What Is Psychosocial Development?
Stages Of Development
As babies grow and develop, they face a series of demands that once mastered allows them to move on to the next life challenge. Theorists in psychology use the term, ”stages” to illustrate the different aspects and common characteristics for the challenges and demands we confront during our growth and development. If you’re reading an article in Parents magazine you might see the terms, “developmental theory “or “classical theory” when the author discusses either a stage of cognition, personality or ethics. But no matter the domain all stage theories assume that there are universal stages of development we pass through from infancy to adulthood. And, the ordering of the stages is fixed, meaning they can’t be skipped or reordered.
I want all first-time parents to underline or highlight the next few sentences.
Please, don’t stress out if you read an article stating, “at five months old babies understand “object-permanence”, meaning that an object still exists even if your infant can’t see it. And suddenly you realize that your six-month-old still cries when you hide your face playing peek-a-boo. Just because your child hasn’t mastered object permanence at five months doesn’t mean he or she isn’t developing normally. Children progress from one stage to another gradually, and may exhibit behaviors from other stages at the same time; developmental stages aren’t an all or nothing process.
Erik Erikson’s Psychosocial Theory
Erik Erikson first published his eight stage theory of human development in his 1950 book Childhood and Society. The chapter featuring the model was titled ‘The Eight Ages of Man’. The word ‘psychosocial’ is Erikson’s term. It’s derived from the two source words, psychological (or the root, ‘psycho’ relating to the mind, brain, personality etc) and social (external relationships and environment), both at the heart of Erikson’s theory. Both he and his wife Joan, who collaborated as psychoanalysts and writers, were passionately interested in childhood development, and its effects on adult society. HIs work is as relevant today as when he first outlined his original theory, in fact given the modern pressures on society, family and relationships – and the quest for personal development and fulfillment – his ideas are probably more relevant now than ever. See more…
Erik Erikson’s psychosocial theory contends that there are eight specific stages in our life in which a specific issue is predominant and significantly affects our development and personality. He refers to these specific time periods as, “psychosocial crisis stages”. Each stage in Erikson’s theory consists of two opposing forces such as , “Integrity versus Despair”. As with all of Erikson’ stages, “Integrity versus Despair” occurs at a pivotal point during your adult life, after 65 years old; a time in your life when your growth potential is high but you’re vulnerable. We navigate through the stages by negotiating and finding a balance between the two opposing attributes, of “Integrity” and “Despair”. Attaining a balanced outcome in any of eight stages results in acquiring character strengths, which Erikson refers to as, “basic virtues”. Basic virtues are the characteristic strength of, Hope, Independence, Purpose, Competence, Sense of Self, Love, Care, and Wisdom.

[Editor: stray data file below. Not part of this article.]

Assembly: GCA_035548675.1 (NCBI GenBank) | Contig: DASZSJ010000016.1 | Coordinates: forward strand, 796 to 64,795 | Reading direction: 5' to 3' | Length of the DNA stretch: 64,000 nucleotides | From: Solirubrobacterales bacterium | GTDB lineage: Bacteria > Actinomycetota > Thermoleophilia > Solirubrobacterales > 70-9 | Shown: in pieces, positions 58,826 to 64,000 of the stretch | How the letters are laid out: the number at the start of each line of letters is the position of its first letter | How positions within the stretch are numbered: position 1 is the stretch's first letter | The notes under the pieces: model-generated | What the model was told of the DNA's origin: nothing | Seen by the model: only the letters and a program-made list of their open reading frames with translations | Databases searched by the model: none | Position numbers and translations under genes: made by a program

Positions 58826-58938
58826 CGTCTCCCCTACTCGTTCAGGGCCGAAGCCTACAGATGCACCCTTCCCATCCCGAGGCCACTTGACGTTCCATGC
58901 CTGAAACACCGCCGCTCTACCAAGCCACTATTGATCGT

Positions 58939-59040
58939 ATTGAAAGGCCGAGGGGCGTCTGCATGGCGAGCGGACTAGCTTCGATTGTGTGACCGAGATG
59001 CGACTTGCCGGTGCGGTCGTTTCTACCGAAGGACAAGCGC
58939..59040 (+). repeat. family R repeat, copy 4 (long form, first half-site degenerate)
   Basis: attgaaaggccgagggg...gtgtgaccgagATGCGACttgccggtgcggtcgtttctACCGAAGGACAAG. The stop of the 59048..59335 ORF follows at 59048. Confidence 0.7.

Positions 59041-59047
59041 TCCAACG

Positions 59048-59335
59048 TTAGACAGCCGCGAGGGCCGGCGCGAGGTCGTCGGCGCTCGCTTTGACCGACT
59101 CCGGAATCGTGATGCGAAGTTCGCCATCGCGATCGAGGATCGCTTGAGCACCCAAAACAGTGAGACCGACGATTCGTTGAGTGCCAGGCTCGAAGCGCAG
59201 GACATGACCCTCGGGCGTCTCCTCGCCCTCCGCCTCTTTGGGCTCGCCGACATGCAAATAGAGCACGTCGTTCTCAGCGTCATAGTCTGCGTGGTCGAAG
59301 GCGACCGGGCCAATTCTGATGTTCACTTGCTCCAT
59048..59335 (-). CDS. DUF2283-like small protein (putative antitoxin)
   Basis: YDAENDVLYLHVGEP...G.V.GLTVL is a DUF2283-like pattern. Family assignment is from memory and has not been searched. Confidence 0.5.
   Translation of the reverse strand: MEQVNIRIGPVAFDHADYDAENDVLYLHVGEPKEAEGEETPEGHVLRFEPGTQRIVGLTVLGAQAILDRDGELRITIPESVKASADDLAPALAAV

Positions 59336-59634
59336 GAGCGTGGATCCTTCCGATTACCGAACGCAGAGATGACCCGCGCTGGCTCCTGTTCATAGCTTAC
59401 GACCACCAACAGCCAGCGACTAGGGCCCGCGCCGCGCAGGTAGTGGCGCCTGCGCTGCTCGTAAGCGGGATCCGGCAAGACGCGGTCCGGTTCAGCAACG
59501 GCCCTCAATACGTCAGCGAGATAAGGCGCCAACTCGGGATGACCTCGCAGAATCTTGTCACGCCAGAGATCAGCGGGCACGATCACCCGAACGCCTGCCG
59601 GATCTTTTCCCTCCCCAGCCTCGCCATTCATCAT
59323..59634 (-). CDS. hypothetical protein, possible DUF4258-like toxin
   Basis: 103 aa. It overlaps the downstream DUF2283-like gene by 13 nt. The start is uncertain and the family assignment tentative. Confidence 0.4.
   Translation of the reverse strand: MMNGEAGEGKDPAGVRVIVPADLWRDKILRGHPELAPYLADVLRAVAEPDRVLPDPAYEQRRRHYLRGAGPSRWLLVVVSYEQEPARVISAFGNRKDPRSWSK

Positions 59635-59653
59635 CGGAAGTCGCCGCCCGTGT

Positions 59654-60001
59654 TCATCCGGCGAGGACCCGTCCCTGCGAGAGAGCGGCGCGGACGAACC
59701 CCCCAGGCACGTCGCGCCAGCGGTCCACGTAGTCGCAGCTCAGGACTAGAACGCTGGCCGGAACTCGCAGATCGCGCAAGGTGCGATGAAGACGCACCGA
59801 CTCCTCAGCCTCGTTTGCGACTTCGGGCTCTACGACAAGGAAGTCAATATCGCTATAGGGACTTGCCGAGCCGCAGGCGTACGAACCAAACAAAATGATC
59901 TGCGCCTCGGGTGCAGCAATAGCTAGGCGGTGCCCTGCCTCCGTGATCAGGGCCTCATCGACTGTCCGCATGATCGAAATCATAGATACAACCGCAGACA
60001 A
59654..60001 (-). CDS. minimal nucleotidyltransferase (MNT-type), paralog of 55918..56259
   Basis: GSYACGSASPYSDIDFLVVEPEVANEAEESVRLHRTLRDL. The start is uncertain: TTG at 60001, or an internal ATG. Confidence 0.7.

Acquiring the basic virtues creates resilience and prepares you to face the next crisis. If a critical stage is left unresolved, it can affect your ability to function, cope, and negatively impact your sense of self. But, an imbalance in one stage doesn’t condemn anyone to complete failure in the next stage, although developmental progress can be slowed or made more difficult to achieve.
Developing Your Newborns Sense Of Trust
The first stage centers on the infant’s basic needs being met by the parents. According to Erikson, “Trust vs. Mistrust” is the most important stage in a person’s life. Babies depend on their parents, especially mothers, for food, sustenance, and comfort. The degree of trust that your baby develops is dependent on the sort of care you provide. It is the quality of your relationship with your baby that’s essential to developing his or her trust and inner self-esteem. How your child understands the world and society stem from their interaction with you. If you expose your newborn to warmth, regularity, and dependable affection, their view of the world will be one of trust. The major developmental task in infancy is for babies to reach out to their social environment for nurturance with the expectation you’ll satisfy their needs.
If you’re a consistent source of nurturance, comfort, and affection, your infant learns trust- that others are dependable and reliable. If you’re neglectful, or perhaps even abusive, the infant instead learns mistrust- that the world is in an undependable, unpredictable, and possibly dangerous place.
Parenting: Your Newborns Psychosocial Needs
Remember to cuddle, play and talk to your newborn. Furthermore, for your child to develop a sense of trust, and view the world as safe and reliable you must meet your baby’s physical and psychological needs and quickly relief their discomforts. Have confidence in your parenting skills. Your self-confidence helps your newborn establish feelings of trust and security for themselves and others. Children who received inconsistent and unreliable care from their parents develop fears that no one will meet their needs. They view the world with a sense of doom and withdraw from interpersonal contact. Be reliable and consistent with the love and care of you new baby and they’ll develop trust, optimism, confidence and security.